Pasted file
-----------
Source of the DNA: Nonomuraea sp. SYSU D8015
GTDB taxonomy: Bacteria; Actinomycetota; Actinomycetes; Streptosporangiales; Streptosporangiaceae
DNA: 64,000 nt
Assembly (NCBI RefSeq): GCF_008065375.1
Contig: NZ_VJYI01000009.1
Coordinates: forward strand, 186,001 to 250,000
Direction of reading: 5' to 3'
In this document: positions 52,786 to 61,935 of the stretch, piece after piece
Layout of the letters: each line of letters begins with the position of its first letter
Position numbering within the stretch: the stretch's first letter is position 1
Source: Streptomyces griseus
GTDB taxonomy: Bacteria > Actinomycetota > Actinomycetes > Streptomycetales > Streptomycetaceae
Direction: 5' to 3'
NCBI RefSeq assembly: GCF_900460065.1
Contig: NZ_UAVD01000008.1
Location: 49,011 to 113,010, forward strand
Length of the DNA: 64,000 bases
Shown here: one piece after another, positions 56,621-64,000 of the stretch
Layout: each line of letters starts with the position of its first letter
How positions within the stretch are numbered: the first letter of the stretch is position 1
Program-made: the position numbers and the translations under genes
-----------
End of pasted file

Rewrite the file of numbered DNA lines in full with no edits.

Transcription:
Source of the DNA: Nonomuraea sp. SYSU D8015
GTDB taxonomy: Bacteria; Actinomycetota; Actinomycetes; Streptosporangiales; Streptosporangiaceae
DNA: 64,000 nt
Assembly (NCBI RefSeq): GCF_008065375.1
Contig: NZ_VJYI01000009.1
Coordinates: forward strand, 186,001 to 250,000
Direction of reading: 5' to 3'
In this document: positions 52,786 to 61,935 of the stretch, piece after piece
Layout of the letters: each line of letters begins with the position of its first letter
Position numbering within the stretch: the stretch's first letter is position 1
Source: Streptomyces griseus
GTDB taxonomy: Bacteria > Actinomycetota > Actinomycetes > Streptomycetales > Streptomycetaceae
Direction: 5' to 3'
NCBI RefSeq assembly: GCF_900460065.1
Contig: NZ_UAVD01000008.1
Location: 49,011 to 113,010, forward strand
Length of the DNA: 64,000 bases
Shown here: one piece after another, positions 56,621-64,000 of the stretch
Layout: each line of letters starts with the position of its first letter
How positions within the stretch are numbered: the first letter of the stretch is position 1
Program-made: the position numbers and the translations under genes